|Long run, week 1/13 of the countdown. A very decent start!|
On the first Friday after Christmas 2012, I drove out to a soggy field in north Bristol, parked my car and trudged across the grass to a pavilion in search of a bunch of wiry, lycra-clad people. I located them immediately, tried to look as if I knew what I was doing and went for quick bound around to assess the mud situation. It was a bog and I didn't have any spikes, but I couldn't possibly be seen to be backing out. I went back to the pavilion and watched in trepidation as Bristol & West AC coaches trudged back and forth positioning small red cones around the perimeter, blocking off areas where the ground had gone to mush. Ten minutes later I was sliding my way around the mile-long, makeshift running track in a pair of completely grip-less trainers, doing my best to hang onto the back of the "slow" group. This insanity was repeated three times, allowing only a couple of minutes for recovery between miles, at a rapidly deteriorating pace (on my part, anyway).
This particular brand of torture is called high intensity interval training or HIIT for short. Actually, most of the training sessions I've been to so far have taken place in far less slidy surroundings - at an athletics track - but all of them have been variations on the same theme: pain. I jest! Well, not really. Other variations include: sets of 400m and 800m separated by single slow laps; pyramids of 300m, 400m, 500m, 600m, 500m, 400m, 300m; and a 5k "steady" (actually quite fast) run followed by 200m repetitions. Oh, you get to enjoy it, honest.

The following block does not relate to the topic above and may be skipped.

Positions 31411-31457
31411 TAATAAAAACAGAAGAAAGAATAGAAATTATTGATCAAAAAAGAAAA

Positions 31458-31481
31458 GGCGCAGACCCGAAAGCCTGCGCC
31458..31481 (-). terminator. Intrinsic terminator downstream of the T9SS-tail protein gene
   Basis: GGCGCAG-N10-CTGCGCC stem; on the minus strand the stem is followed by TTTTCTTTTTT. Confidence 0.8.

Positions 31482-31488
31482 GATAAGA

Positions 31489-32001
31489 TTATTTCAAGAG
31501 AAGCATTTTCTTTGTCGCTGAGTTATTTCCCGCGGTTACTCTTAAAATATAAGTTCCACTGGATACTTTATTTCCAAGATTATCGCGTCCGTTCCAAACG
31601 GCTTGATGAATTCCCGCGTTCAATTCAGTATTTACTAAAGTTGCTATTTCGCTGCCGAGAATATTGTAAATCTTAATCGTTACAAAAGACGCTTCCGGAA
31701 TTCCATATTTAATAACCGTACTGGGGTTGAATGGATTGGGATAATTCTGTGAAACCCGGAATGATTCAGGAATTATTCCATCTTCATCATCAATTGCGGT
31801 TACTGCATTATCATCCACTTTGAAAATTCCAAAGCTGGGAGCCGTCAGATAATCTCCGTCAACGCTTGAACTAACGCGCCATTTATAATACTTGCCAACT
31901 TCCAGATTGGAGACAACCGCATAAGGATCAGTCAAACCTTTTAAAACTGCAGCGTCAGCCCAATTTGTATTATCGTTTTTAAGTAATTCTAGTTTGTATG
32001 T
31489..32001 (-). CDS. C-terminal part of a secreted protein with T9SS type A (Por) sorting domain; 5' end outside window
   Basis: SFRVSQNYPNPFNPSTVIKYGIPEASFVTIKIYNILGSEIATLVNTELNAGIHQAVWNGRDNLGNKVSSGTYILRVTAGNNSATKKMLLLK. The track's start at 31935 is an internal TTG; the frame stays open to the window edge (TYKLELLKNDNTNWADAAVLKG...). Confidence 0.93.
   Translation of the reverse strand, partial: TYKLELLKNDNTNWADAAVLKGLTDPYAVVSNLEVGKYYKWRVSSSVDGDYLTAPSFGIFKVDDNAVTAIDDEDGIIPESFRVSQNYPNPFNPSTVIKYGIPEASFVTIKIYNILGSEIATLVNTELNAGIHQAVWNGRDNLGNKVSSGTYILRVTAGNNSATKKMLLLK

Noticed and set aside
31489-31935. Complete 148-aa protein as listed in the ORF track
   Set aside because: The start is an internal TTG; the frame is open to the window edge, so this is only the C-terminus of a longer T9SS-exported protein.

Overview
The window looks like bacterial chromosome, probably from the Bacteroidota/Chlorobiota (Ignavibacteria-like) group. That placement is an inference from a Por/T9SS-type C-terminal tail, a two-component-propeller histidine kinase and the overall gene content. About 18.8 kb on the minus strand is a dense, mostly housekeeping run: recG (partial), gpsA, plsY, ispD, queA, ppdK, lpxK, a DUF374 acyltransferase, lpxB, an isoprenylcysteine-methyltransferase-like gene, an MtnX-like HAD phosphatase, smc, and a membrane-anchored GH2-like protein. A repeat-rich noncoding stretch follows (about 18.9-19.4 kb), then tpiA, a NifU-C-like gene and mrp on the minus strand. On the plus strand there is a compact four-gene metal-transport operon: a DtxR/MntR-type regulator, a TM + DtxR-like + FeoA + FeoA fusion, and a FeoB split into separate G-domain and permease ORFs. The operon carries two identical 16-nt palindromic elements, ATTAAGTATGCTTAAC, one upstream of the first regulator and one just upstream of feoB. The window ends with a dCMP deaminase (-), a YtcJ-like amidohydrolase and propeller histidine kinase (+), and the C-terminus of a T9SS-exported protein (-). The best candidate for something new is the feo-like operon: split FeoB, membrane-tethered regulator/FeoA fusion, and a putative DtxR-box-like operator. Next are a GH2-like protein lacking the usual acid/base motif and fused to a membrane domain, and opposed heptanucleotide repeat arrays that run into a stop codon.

I was lured into HIIT by the suggestion that it would improve my endurance running over longer distances and since, as discussed, I have 26 miles to cover in April, it seemed like a good idea. Well, I have to report that it seems to be working. Just since the start of December I've taken around a minute off my 5k time and yesterday I ran to half marathon distance a minute quicker than I ever have before... and carried on running for another 9k! (See pace graph above, more on data geekery to come in another post). Get in! But of course, plenty of other factors could be contributing to these gains. So I've been doing a bit of background research on HIIT to see what SCIENCE says about all this.
It turns out the benefits are actually fairly well documented. There are an awful lot of papers out there on this subject and I won't pretend to have read them all, but there are two things I've tried to find out. First, what changes is HIIT making to the way my body works when I run? And secondly, will HIIT actually help me run faster over longer distances?
I'll start by answering the second question, because it's fairly easy to say whether or not something is having an effect, whereas it can be a little bit more difficult to say why. Most of the papers I looked at focused on elite athletes and they showed that, yes, HIIT can help them improve their performance. One small study, for example, focused on endurance runners who were asked to swap their 45km a week training schedule for HIIT sessions involving repetitions of 30-second sprints. After four weeks, they had maintained their 10k times, without regularly running that far. The effect seems to extend to other endurance sports as well, including cycling - a couple of HIIT sessions involving 8 x 5min a week actually improved performance over 40km time trials. While many of these studies are small, there are scores of them, all using different HIIT schedules and trying to work out the optimal combination of high and lower intensity training for improving performance.